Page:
Suddenly, I hear the sounds of drumbeats. It starts getting louder. I hear people begin to sing to the tune. I step out of the gallery, trying to follow the music to its source. Several temporary chairs have been set up in an open area. Adults and children alike are tapping their drums and singing along with a man who seems to be hosting the event. Even for just an on-looker, such community spirit is infectious. Someone sitting in a wheel chair is peering down at the performance. I didn’t notice the ramp running above all the activity spaces. The ramp extends from the metro station to the end of the Rangoli Arts Center, thus catering to the accessibility of the physically challenged. The ramp is also used by those who just want to get across and are not interested in these festivities. A two storied cafe serves pedestrians on both levels. [Image. 3]
There are several days in a week without such events taking place but the feeling of anticipation doesn’t cease to exist. The experience is disparate yet worthwhile. The presence of other engaging spaces brings the Center to life.
1. Narrative spaces, such as the information wall on how Bangalore city was formed or the ‘Letter to Gandhi’ initiative which encourages writing and the use of postal services.
2. Symbolic spaces, such as friendship point – where one can tie their friendship bands on the allocated wall. Such spaces allow people to reflect and create their own associations and personal connections with the space.
3. Representative spaces, such as the sculpture court and the display areas. These are passively experienced spaces where the interpretation is through the imagination of the viewer.
4. Leisure spaces, such as the interactive snakes and ladders board which is appealing to both the young and old.
By creating an engaging program mix to draw people in, the center effectively uses the space under the metro track. For India, where the generation of new public spaces is difficult such citizen-driven interventions are of paramount importance.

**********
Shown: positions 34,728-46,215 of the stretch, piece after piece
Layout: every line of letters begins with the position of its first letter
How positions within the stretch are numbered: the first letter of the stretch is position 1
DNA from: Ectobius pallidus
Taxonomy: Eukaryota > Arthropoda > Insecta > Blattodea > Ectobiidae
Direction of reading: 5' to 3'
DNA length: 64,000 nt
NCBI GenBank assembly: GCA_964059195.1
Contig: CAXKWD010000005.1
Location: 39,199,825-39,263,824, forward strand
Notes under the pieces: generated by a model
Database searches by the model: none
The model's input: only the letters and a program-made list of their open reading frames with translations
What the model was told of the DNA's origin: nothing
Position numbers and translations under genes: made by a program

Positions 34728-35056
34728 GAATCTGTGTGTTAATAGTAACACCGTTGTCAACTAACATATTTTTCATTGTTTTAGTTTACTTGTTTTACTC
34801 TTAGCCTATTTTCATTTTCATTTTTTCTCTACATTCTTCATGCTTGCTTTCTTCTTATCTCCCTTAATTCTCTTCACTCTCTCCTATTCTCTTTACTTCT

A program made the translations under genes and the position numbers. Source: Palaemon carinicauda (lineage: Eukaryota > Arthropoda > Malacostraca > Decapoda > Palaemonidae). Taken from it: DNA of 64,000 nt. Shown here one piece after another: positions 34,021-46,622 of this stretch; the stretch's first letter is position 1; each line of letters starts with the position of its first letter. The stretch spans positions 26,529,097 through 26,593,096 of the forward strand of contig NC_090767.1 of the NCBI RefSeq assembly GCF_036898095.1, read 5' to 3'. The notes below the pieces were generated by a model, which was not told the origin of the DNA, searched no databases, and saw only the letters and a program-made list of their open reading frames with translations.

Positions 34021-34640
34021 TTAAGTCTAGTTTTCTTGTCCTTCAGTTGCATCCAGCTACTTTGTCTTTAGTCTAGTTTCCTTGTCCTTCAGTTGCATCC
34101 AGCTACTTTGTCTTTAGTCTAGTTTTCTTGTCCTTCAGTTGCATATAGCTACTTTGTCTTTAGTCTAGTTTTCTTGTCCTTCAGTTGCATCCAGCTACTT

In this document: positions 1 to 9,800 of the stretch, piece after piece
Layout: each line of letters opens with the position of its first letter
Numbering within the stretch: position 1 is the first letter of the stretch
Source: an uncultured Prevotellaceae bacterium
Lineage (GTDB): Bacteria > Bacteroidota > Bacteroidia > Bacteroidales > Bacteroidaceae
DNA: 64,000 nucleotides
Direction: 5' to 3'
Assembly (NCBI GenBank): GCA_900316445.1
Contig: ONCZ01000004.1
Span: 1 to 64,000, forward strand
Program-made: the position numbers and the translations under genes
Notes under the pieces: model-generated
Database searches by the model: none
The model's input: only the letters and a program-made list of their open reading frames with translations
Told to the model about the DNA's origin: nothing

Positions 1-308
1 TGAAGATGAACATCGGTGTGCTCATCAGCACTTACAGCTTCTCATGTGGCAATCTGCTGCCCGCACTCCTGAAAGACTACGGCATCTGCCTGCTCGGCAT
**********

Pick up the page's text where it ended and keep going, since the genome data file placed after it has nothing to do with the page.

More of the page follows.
An analogy, at a much smaller scale to this expanded interpretation of mass transit is the stairway. The vertical circulation within a single building can be approached in various manners. A stairway may be purely utilitarian, i.e. a fire stair where egress is the overriding concern or it can be a grand stairway of a mansion which serves as the heart of such a dwelling and provides much more than just a means of ascending or descending to another level. An even more extreme example is the Eiffel Tower. Despite its incredible size and scale, it makes an effort at ground level to have a relationship with pedestrians. This example may stretch the limits of what is considered infrastructure, but the Eiffel tower’s continuity and concern at all scales, making it as impressive up close as it is from a distance displays character that must be considered in the design of any public work. This expanded definition of infrastructure is nothing new. Elements laid out to supply basic services for communities have often played a larger role in the functioning of the settlement. It seems only recently has there been such great selectivity in the purpose of our public works.
In the words of Architect Rahul Melhotra, ‘Why do we always assume everything is forever? We’re not and so why should our institutions be?’ We use permanence as a default condition. We require more elastic urban environments to manage emergent needs. The Art in Transit project is worth a mention for its explorations in temporality and permanence at metro stations.
Art in Transit is a project facilitated by Srishti Institute of Art, Design & Technology in Bangalore. The project is rooted in the city, where a complex quilt of people and places are experiencing growth, movement and development at a rapid pace. Art in Transit is a project created with Srishti’s collaboration with BMRCL and the Metro authorities over the last two years. It is the coming together of a diverse range of artists, transit and government partners to celebrate the past, present and future of Bangalore.